I have not forgotten your question and will respond. Unfortunately my Rheumatoid Arthritis is acting up so just taking it easy.

1 Like

Tried to find the exercises in my OPCA file but they are gone, but have done these for years so maybe you can understand. If I don’t do my exercises for muscles (mouth, tongue, throat) I can tell because everything gets loose. Just like all exercises for your muscles you need to do them every day to see improvement. You can always Google tongue and mouth exercises.

My favorite exercise of the 8 is the one for swallowing: Put your tongue on the roof of your mouth right where you have the bone behind your teeth. Hold for the count of 3 twenty times. I also take small bites, avoid dry foods and eat slowly.

  • Put your lips together and blow out your cheeks. No air should get from your lips. Hold for count of 3 twenty times
  • Stick your tongue straight out. Hold for count of 3 twenty times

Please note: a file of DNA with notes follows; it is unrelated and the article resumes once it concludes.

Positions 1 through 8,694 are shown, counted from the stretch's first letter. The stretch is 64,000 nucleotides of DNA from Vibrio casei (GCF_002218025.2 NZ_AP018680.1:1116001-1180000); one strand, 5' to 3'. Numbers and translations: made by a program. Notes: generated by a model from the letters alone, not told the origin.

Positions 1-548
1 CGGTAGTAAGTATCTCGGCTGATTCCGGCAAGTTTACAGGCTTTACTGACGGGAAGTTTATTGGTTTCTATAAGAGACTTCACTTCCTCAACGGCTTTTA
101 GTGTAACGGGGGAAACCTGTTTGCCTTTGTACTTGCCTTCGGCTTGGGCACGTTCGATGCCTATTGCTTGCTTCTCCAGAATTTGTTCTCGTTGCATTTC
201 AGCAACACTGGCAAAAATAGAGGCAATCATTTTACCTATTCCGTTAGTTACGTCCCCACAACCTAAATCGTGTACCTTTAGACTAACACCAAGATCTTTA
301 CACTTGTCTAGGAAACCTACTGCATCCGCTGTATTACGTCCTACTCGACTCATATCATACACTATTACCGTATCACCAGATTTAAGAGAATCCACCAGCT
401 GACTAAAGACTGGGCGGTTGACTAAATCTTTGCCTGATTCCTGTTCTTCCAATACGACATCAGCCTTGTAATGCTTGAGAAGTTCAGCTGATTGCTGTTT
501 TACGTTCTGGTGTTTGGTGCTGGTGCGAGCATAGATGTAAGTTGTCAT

• Stick your tongue with the end curled up. Hold for count of 3 twenty times
  • Stick your tongue out the right side of your mouth. Hold for the count of 3 twenty times.
  • Stick your tongue out the left side of your mouth. Hold for count of 3 twenty times
  • Curl your tongue back and up on the roof of your mouth. Hold for count of 3 twenty times
  • This exercise is spoken and do each for the count of 3 twenty times.
    Ya, ya, ya, /la, la, la, la,/ na, na, na, na /d, d, d/t, t, t
2 Likes

:slightly_smiling_face: These tips were posted a while ago by Kati.

I have a swallowing physio about once a week. I asked for speech therapy but she says swallowing is more important because if you don’t do it right, bits of food can go down ‘wrong hole’ and then go mouldy or similar. You can then get a life-threatening chest infection. These people know a lot. She even knew there was an ataxia clinic in Sheffield (nearest for me) while neither my neurologist nor my GP seem to know anything.